Distal radioulnar joint stabilization with open foveal reinsertion versus tendon graft reconstruction: an experimental study using radiostereometry

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Purpose: Symptomatic instability of the distal radioulnar joint (DRUJ) caused by lesion of the Triangular Fibrocartilage Complex (TFCC) can be treated with a number of surgical techniques. Clinical examination of DRUJ translation is subjective and limited by inter-observer variability. The aim of this study was to compare the stabilizing effect on DRUJ translation with two different surgical methods using the Piano-key test and a new precise low-dose, non-invasive radiostereometric imaging method (AutoRSA). Methods: In a randomized experimental study we evaluated the DRUJ translation in ten human cadaver arms (8 males, mean age 78 years) after cutting the proximal and distal TFCC insertions, and after open surgical TFCC reinsertion (n = 5) or TFCC reconstruction using a palmaris longus tendon graft ad modum Adams (n = 5). The cadaver arms were mounted in a custom-made fixture for a standardized Piano-key test. Radiostereometric images were recorded and AutoRSA software was used for image analyses. Standardised anatomical axes and coordinate systems of the forearm computer tomography bone models were applied to estimate DRUJ translation after TFCC lesions and after surgical repair. Results: The DRUJ translation after cutting the proximal and distal TFCC insertions was 2.48 mm (95% CI 1.61; 3.36). Foveal TFCC reinsertion reduced DRUJ translation by 1.78 mm (95% CI 0.82; 2.74, p = 0.007), while TFCC reconstruction reduced DRUJ translation by 1.01 mm (95% CI -1.58; 3.60, p = 0.17). Conclusion: In conclusion, foveal TFCC reinsertion significantly decreased DRUJ translation while the stabilizing effect of Adams TFCC reconstruction was heterogeneous. This supports the clinical recommendation of TFCC reinsertion in patients suffering from symptomatic DRUJ instability due to acute fovea TFCC lesions.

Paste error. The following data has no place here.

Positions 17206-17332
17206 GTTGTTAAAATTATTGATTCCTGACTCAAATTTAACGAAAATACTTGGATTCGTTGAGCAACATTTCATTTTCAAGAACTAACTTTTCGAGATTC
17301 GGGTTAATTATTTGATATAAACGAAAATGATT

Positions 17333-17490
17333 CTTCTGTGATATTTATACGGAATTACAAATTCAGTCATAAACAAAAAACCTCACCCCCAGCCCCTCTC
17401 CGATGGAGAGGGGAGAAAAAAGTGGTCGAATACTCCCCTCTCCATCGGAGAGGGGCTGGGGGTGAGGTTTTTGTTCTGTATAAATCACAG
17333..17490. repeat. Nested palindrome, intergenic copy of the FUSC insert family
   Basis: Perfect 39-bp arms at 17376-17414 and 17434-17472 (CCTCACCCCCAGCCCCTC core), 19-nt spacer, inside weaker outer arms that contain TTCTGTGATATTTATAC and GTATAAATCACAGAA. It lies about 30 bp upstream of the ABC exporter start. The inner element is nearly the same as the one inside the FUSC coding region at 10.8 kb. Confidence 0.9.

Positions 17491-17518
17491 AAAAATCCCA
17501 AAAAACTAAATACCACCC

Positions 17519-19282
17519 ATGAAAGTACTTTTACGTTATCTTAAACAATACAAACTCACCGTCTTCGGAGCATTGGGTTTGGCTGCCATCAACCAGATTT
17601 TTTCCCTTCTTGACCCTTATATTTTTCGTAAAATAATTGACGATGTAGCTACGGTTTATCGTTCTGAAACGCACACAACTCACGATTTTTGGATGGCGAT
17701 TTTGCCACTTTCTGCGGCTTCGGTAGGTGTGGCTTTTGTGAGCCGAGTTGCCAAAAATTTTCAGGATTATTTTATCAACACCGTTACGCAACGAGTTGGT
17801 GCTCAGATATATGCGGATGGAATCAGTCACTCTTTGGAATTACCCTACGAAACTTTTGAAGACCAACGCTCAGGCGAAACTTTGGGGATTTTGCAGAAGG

Original languageEnglish
Article number10
JournalJournal of experimental orthopaedics
Number of pages11
Publication statusPublished - Dec 2021

    Research areas

  • Distal radioulnar joint, Instability, Radiostereometry, Reconstruction, Surgery, Triangular fibrocartilage complex

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